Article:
If you’re thinking about taking the leap and investing in a home freeze drying unit, you may be wondering which are the best foods to freeze dry. You may also have heard that freeze dried products last a long time in storage and are healthier than something like canned foods. Today’s article will discuss which fruits and veggies are best to freeze dry, as well as general storage times and tips.
The Best Food to Freeze Dry?
It’s natural to wonder whether the benefits of a home freeze drying unit outweigh the hefty price tag. I went through that decision making process and one thing that helped me decide was learning which are the best foods to freeze dry.
If you’re making this decision or have newly acquired a freeze dryer, I hope the following information is useful to you.
General List of Best Foods to Freeze Dry:
- Dairy – milk, cheese, sour cream, yogurt, etc.
- Eggs, Meats, & Nuts
- Pre-Made Meals
- Sourdough Starter
- Treats – like candy and ice cream
It’s important to note before we continue that the best foods to freeze dry are the ones YOUR FAMILY WILL ACTUALLY EAT. There’s no sense wasting your time, energy, or capital to preserve a food that no one likes or knows how to use.
Make a list of what you actually eat from the garden and farmers market every year.
What Fruit is Best to Freeze Dry?
- Apples & Pears
- Berries of assorted varieties
- Citrus (thinly sliced and place in only one layer on the tray)
- Peaches & Nectarines
- Exotics like Bananas & Passionfruit
What Veggies are Best to Freeze Dry?
- Asparagus & Avocado – these are both amazingly preserved in a freeze dryer in both color and flavor
- Beets & Other Roots Crops – like carrots, parsnips, kohlrabi, rutabaga – radishes are adequate but tend to turn dusty because of their high water content.
- Broccoli & Other Brassicas – like cauliflower but keep the pieces very small or they turn powdery – or you can simply powder these veggies when they’re done processing.
- Corn – I do not like how dehydrated corn reconstitutes because it seems to concentrate the starches. When you chew it, it feels like it’s just getting bigger in your mouth. Freeze dried corn reconstitutes perfectly.
- Leafy Greens – like lettuce, spinach, kales, amaranth – all make great green powder for smoothies, too.
- Mushrooms – these are gorgeous
- Peas & Beans
- Tomatoes – and any Nightshade like Peppers & Eggplant – these are amazing when powdered* (see next section)
- Potatoes & Sweet Potatoes – blanche first for best results
Can I Freeze Dry Herbs?
Yes! Freeze drying is particularly well suited to preserving herbs because all those healthy components and flavors are retained. The texture and color are also retained, which makes them easy to identify once they’re in your kitchen.
I keep small Mylar bags on hand specifically to store herbs for the kitchen and home apothecary. You can choose to store them whole leaf or crush them down to save space. I rarely pre-crush my dehydrated herbs for fear of them losing their oils and flavor more rapidly.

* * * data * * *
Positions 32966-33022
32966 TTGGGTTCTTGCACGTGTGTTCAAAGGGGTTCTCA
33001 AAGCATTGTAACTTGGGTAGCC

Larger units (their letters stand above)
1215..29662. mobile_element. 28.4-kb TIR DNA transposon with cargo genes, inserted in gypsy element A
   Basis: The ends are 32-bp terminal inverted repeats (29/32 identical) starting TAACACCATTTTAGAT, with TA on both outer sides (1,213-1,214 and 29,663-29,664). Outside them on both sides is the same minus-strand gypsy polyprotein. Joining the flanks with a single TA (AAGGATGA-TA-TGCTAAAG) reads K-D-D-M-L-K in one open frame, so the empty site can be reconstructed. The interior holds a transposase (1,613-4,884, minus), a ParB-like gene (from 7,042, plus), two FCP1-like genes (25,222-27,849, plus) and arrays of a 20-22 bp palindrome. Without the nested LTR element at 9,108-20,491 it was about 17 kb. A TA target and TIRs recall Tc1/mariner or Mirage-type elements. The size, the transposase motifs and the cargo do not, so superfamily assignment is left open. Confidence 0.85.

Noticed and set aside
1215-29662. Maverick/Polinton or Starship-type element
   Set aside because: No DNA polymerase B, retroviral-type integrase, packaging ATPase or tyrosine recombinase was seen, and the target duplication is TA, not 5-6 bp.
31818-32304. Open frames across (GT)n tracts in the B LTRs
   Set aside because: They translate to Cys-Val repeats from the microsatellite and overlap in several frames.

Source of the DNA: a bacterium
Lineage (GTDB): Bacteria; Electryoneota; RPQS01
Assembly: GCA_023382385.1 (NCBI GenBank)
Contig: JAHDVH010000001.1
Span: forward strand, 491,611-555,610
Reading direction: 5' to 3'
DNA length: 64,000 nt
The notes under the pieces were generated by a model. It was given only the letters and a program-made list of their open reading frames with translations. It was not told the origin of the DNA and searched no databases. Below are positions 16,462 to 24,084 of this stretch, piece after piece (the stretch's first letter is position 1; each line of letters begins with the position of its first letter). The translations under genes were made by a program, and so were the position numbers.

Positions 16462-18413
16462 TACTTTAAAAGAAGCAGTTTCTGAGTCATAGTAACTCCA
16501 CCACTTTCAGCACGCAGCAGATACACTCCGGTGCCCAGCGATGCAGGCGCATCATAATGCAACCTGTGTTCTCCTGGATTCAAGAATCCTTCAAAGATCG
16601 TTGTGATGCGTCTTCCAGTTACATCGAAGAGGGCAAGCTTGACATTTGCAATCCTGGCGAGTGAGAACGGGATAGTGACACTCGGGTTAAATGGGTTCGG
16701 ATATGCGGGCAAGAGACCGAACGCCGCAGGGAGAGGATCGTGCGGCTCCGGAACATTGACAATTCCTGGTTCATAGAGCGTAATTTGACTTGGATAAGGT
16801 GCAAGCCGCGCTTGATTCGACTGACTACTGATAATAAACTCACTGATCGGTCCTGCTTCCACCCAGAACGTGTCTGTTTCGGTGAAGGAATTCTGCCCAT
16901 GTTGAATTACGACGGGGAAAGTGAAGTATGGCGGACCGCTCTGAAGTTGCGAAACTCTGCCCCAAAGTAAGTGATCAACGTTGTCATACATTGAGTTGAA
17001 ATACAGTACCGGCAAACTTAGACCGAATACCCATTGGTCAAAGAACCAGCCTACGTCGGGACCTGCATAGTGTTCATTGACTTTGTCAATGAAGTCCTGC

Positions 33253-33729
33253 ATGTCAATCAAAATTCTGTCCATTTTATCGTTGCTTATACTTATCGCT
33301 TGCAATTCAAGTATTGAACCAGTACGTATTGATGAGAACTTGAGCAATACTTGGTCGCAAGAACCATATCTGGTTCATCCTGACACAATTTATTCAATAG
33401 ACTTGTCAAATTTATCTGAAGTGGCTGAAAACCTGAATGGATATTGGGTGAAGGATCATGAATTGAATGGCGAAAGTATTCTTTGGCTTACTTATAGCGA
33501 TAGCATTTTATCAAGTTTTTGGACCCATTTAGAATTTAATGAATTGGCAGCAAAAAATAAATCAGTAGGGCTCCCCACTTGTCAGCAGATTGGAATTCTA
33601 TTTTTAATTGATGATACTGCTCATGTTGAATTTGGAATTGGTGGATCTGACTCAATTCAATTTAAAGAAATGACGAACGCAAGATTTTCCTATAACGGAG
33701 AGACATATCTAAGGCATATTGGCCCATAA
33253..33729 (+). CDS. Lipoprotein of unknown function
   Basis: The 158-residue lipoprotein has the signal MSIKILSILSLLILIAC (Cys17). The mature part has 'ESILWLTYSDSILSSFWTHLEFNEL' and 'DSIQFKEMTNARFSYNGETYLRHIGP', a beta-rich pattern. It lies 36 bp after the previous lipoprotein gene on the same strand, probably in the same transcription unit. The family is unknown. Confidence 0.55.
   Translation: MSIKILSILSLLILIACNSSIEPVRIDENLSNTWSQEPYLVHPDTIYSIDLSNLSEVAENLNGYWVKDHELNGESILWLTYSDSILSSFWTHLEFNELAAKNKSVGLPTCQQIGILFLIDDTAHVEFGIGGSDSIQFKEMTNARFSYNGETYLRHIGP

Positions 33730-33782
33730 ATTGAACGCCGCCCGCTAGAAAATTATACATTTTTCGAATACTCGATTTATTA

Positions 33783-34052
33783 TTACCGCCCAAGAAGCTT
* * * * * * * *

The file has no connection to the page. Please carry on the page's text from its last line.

With my freeze dried herbs, I don’t worry about it at all. The flavor and aroma is still strong even after being in storage. FYI, that’s not to say that I automatically crush all my freeze dried herbs when sealing them in their bags. Sometimes, I prefer whole leaf for various reasons.
Freeze dried herbs powder very easily, which is another bonus when including them in recipes like herbal butter or when encapsulating my own herbal supplement capsules. Bulkier herbs like rosemary and lavender will retain their structure a little more robustly than something like lemon balm.
Which makes them perfect for including in items like these:
Powdering Freeze Dried Foods
One of our favorite way to use freeze dried produce is to powder it. The produce powders can be used to:
- Flavor sauces, baked goods, smoothies, ice creams, etc.
- As natural dyes for frosting, colored sugars, and homemade sprinkles.
- *Tomato, pepper, and eggplant powder make a wonderful Italian sauce for pizza, spaghetti, and lasagna. When combined with celery, carrots, and onion powder, they all make a very fine morning vegetable juice akin to V-8®.
- I use freeze dried apples as a pectin substitute in jam and holiday cranberry sauce. It tastes so delicious and gels consistently well. (You can use dehydrated apples, too, but the resulting powder will always be finer with a freeze dryer.)
I even use tomato powder to make tomato paste by adding just enough water to reconstitute it. This prevents waste since I can make only what I need for any given recipe. Plus, homegrown tastes so much better!
Tips & Troubleshooting Freeze Dried Foods
You can pretty much freeze dry any fruit or vegetable, though you may prefer the taste or texture of certain dehydrated produce. I have a list of such foods that I prefer in our article below:
Other veggies are just problematic when freeze dried. For example:
- Celery is hard to reconstitute well because it’s very stringy. You can powder it, though, to add to soups and smoothies.
- Bread is likewise hard to reconstitute, though it can be done by slow absorption. Put a piece of freeze dried bread on a slightly damp towel in a plastic bag and it will soften up. I just don’t like to eat it, though. Bleh.
- Potatoes must be blanched before freeze drying to prevent oxidization (turning black). I hate, hate, hate blanching food (especially potatoes) but I think I’m just a baby about it. You’re probably much more mature than I am.